I remember the summer my grandma taught me to embroider and cross stitch. I was instantly hooked and I do believe that's what's made me such a lover of all things fiber arts since. I have taught several after school sewing classes over the years and this embroidered and stitched pillow was one of 'em
This time gingham fabric, embroidery floss and sharp needles were used. 
And sewing machines! I have been fortunate enough to have about a half dozen machines for my art room. The kids LOVE using them!
Another project I did as a kid that I recently introduced my students to is string art. I remember making one of these in fifth grade and it being just about the best thing ever. My fourth grade students loved making these last year! 
We created these in celebration of Dot Day but I'm pretty sure you could make 'em whenever. I can't wait to do this project again!
What's that? You've never taught fiber arts before? Friend, don't you sweat it. Here's a great project to ease your students (and yourself) into the concept of fiber arts: paper weaving! Not only is this project great at introducing your students to the look and process of weaving but you can also throw in so much math and literacy (there are so many fab books on weaving, y'all!).
Use this loom-making lesson to focus on math skills...and make sure it's a day you are being evaluated. It's all sorts of STEAM-y. You'll look good, trust me!
Word to the wise: some students will understand the concept of weaving immediately while others will struggle. 
For that reason, I often introduce weaving on an oversized loom made from laminated paper. More info here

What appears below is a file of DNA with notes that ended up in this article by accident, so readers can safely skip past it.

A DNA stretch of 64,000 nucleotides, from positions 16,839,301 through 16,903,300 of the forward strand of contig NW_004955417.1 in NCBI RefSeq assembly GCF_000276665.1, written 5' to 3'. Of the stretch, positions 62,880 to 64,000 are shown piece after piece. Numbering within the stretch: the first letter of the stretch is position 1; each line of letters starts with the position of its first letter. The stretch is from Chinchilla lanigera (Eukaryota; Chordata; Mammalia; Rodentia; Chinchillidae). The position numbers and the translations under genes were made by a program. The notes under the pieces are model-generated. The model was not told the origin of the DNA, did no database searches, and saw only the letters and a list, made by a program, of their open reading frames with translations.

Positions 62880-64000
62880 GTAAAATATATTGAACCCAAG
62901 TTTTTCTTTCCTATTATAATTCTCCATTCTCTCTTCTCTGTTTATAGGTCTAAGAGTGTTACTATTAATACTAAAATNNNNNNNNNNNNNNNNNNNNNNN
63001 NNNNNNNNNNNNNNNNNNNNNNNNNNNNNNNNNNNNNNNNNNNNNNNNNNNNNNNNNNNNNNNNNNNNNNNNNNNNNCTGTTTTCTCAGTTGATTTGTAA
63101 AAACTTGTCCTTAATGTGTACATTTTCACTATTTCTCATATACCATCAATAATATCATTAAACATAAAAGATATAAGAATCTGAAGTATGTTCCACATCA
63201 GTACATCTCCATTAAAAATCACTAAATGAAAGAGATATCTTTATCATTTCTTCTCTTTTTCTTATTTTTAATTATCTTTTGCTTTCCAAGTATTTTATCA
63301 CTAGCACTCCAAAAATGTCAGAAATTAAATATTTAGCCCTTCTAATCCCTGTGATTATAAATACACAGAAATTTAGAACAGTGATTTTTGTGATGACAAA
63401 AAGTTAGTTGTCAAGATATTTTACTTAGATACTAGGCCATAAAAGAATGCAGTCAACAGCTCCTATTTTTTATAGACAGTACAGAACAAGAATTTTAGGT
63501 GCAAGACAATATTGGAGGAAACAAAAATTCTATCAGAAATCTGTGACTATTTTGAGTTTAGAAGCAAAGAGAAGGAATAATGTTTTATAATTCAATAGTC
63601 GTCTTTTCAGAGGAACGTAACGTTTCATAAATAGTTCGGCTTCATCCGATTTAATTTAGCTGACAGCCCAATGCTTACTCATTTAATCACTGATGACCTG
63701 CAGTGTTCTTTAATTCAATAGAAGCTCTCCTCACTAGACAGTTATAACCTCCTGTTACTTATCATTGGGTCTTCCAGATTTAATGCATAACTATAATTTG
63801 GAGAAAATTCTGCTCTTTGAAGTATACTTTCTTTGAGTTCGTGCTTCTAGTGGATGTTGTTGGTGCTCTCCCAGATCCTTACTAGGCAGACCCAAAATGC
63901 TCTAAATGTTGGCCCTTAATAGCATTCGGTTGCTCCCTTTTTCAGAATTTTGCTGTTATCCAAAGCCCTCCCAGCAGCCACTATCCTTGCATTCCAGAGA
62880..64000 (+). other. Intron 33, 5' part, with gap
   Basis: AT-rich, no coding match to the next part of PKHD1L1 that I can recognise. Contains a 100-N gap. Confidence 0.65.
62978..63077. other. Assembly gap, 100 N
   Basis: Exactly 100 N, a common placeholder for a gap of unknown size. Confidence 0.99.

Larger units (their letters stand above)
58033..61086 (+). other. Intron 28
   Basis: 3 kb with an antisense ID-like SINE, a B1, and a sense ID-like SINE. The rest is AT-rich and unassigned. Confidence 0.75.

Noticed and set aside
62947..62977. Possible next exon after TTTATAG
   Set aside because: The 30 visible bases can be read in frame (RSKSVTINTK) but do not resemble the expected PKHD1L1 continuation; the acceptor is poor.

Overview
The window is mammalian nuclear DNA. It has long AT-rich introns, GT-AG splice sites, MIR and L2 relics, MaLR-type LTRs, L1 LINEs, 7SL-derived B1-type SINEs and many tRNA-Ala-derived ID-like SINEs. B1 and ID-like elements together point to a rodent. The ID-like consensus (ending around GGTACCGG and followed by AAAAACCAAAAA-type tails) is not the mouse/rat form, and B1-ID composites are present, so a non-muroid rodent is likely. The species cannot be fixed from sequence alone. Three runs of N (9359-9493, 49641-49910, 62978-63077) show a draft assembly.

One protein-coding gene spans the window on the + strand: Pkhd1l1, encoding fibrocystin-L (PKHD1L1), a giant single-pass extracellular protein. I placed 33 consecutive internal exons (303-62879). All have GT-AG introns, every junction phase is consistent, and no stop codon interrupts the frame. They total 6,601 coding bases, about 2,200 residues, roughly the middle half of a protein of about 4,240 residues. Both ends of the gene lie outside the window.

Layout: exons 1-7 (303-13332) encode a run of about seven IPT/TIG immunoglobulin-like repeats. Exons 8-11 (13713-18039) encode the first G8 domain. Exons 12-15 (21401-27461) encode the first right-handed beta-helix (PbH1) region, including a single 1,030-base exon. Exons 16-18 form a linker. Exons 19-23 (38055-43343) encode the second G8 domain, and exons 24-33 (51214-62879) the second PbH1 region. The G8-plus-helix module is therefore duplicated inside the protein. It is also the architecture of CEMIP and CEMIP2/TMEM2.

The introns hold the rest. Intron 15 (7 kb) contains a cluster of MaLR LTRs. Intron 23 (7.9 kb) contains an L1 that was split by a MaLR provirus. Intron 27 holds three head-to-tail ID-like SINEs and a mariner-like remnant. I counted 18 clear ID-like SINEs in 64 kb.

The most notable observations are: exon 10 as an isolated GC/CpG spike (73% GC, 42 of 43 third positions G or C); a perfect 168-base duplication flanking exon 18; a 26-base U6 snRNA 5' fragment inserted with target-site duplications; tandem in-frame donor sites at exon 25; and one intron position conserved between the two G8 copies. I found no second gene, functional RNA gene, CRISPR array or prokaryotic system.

And I do a whole lotta peer tutoring. The kids are much better at explaining things to each other than I often am!
The following year, I introduce my second graders to circle loom weaving. This project is one that is a HIT with those kids who usually don't dig painting or drawing but do love working with their hands (boys are the BIGGEST fans of weaving, ya'll!). There will be frustration in the beginning but I make sure to warn the kids: This is something new. You've never done this before. Be patient with yourself, me and your friends. We'll ALL get there, I promise!
I have my second grade kids for 30 minutes, twice a week. After spending two art classes painting their plates, we notch our loom as seen in the video above...
And warp our loom. That usually takes us one 30 minute class. 
And then we spend the next couple of classes weaving. Hint: if you use the thicker yarn, weaving goes a whole lot faster! 
 Tree weaving is a slightly different spin on circle loom weaving. I have done this project with my third graders and I love it because I can also teach the concepts of landscape painting. These are always so pretty when complete!

If the kids have completed the circle loom weaving the year before, they'll understand the concept of tree weaving. 
Straw weaving is easily the class hit! I mean, who doesn't love to drink yarn, y'all!?


What to do with finished straw weavings? The kids have made them into bracelets, belts and even little people. Really, the fun is in this making.